As I walked among the trees on Perfect Day at CocoCay, Royal Caribbean International's private island, it was apparent to me that it would take two days, if not three, to fully experience this place.
First, there was the Thrill Waterpark, home to a tower loaded with 13 waterslides, including the 135-foot-tall Daredevil's Peak slide.
Then there was Chill Island beach with its quiet and appropriately relaxed vibe; volleyball courts and beach games at Breezy Bay; and the off-the-beaten-path South Beach.
Then there was the high-energy pool with a swim-up bar at Oasis Lagoon, not to mention the Coco Beach Club, which opened just before the pandemic in 2020, where I spotted a trio of eagle rays scoping out the overwater bungalows.
Needless to say, on a call during a three-night sailing on the Freedom of the Seas, there was no way I was going to experience it all. I gravitated to the sandy beaches at Chill Island, had lunch at the beach club, then a dip in the infinity pool, followed by a tram ride to South Beach before it was time to go.
As I walked toward the ship and passed the fiery red tower of the waterpark, I lamented that I never tried out the water slides.
The Daredevil's Peak waterslide tower on Perfect Day at CocoCay, Royal Caribbean International's private island in the Bahamas. Photo Credit: Andrea Zelinski
I imagine I'm not the only one who wrestles with FOMO, especially on short cruises. That may be what Royal Caribbean is counting on: Hoping guests have so many options on the island that they want to book another trip to try out what they missed.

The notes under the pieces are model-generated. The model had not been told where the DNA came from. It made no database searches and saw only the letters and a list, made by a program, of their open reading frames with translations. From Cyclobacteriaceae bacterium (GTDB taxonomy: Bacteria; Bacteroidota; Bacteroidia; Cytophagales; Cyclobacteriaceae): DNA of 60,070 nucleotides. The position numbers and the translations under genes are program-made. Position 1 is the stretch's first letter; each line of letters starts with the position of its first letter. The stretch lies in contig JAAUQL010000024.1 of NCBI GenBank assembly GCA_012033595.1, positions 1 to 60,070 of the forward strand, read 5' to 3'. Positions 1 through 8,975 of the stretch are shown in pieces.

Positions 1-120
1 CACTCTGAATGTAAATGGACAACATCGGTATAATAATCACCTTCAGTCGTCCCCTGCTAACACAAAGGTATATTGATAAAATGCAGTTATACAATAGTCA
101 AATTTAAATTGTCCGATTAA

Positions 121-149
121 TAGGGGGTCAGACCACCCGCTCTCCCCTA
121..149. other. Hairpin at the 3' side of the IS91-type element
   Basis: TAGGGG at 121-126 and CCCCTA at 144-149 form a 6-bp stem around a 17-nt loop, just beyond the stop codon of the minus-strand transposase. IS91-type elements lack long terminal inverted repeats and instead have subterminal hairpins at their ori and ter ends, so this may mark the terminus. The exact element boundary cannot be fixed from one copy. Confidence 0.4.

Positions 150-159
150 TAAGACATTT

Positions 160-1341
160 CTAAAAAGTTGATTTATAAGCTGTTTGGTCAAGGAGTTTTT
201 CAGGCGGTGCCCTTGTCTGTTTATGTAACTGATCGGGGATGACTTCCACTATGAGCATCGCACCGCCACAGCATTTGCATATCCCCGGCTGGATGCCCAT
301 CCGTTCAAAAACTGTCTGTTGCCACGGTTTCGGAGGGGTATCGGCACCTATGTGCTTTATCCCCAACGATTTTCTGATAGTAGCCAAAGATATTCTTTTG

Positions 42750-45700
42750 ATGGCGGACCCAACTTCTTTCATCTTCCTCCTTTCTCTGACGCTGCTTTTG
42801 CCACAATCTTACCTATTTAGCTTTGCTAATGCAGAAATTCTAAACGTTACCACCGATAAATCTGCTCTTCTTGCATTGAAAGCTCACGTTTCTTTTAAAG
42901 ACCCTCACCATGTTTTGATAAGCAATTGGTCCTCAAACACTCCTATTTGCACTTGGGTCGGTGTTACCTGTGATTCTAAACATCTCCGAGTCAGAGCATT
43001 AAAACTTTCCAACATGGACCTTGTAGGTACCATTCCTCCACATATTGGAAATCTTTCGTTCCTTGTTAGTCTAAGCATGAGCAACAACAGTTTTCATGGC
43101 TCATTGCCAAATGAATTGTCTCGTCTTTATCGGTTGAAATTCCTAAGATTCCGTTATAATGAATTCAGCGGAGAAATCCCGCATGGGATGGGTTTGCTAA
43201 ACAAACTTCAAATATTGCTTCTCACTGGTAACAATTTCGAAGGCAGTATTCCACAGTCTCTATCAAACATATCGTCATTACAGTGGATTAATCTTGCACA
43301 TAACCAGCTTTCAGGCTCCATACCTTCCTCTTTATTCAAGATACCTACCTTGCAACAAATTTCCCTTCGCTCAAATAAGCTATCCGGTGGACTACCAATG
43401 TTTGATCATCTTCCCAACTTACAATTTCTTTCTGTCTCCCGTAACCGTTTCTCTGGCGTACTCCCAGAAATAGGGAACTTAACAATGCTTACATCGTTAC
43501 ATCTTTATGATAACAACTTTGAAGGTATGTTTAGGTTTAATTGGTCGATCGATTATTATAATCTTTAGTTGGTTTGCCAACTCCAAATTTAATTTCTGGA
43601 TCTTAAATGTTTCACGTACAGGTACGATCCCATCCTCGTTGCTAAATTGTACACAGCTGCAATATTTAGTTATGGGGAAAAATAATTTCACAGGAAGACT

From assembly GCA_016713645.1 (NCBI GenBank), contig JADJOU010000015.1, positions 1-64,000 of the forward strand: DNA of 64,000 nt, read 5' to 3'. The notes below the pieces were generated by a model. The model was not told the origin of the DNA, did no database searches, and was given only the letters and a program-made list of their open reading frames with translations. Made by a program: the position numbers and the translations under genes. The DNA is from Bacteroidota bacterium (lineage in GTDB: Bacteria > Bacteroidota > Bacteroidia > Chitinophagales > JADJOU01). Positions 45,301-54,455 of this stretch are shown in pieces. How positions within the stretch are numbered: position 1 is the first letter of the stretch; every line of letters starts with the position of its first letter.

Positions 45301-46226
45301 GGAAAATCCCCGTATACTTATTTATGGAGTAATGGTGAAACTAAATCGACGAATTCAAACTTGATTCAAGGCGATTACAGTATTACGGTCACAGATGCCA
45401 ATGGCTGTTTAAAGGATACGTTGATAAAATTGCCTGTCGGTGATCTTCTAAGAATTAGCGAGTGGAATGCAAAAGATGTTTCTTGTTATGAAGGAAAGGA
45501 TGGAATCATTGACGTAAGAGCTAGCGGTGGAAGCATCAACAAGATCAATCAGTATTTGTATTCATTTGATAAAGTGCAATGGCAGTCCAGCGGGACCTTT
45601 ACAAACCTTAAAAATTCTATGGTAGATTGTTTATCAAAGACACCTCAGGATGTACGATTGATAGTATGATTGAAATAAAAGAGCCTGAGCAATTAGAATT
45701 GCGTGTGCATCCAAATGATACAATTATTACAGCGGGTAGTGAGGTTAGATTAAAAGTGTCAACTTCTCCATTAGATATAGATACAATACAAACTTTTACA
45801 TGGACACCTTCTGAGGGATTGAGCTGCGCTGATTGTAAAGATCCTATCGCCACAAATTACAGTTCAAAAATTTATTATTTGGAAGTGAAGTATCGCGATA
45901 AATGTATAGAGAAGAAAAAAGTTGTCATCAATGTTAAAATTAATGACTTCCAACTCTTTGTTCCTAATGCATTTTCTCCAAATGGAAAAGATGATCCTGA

But one of the Freedom's new additions gave me a way to scratch that itch. The next day on the ship I gravitated to The Perfect Storm, a new set of enclosed racing water slides that twist around each other on the aft of Deck 13.
The Freedom underwent a $116 million renovation completed in March 2020, when the slides were added. Other outdoor changes included an expanded Caribbean poolscape with a freshened-up poolside bar, daybeds with rainbow-colored domes and a new kids' aqua park called Splashaway Bay with grab-and-go food nearby.
I've become something of a slide aficionado. Two weeks earlier I was on the Norwegian Prima trying out The Drop, a dry slide that plunges riders down a dark tube at speeds supposedly rivaling an accelerating F1 race car. I had tested the slides on that ship incessantly and now consider myself an expert.
So I soberly stared up at the pair of racing slides that wind around each other before dumping their passengers into a splashy landing pad -- and smiled as I imagined how fast I could slosh around inside.
The Freedom of the Seas' Perfect Storm
I climbed the spiral staircase to the Perfect Storm to await my turn on the slide, and I found I had an open-air view of the Bahamas. As I got closer to the top, I could also view the ship's surf simulator, and I watched as guests tried it out: some surfers had amazing skills, and others quickly wiped out. The people and island watching helped pass the time as I waited in line.
When it was my turn, I propelled myself down the dark blue slide as fast as I could then laid down and kept my arms crossed on my chest.
And of course I went more than once. The dark blue tube was my favorite. This tube is not so dark but lit with rings of light that I zoomed through as if I were traveling through a wormhole. The yellow tube was also fun but lacked the rings of light that brought the slide to the next level.
The slide attendant shared a pro tip with me: I should arch my back and press down on my heels and shoulders if I want to go faster. I did so and I could feel the rings of light zip by faster. At some point, I zoomed through a clear section of the slide and was struck by the light and view of the sky and palm trees in the distance. Then back into the ring-lit darkness I went, corkscrewing down and gaining speed until I slid into the wet landing.
Another pro tip: Plug your nose before you splash into the bottom.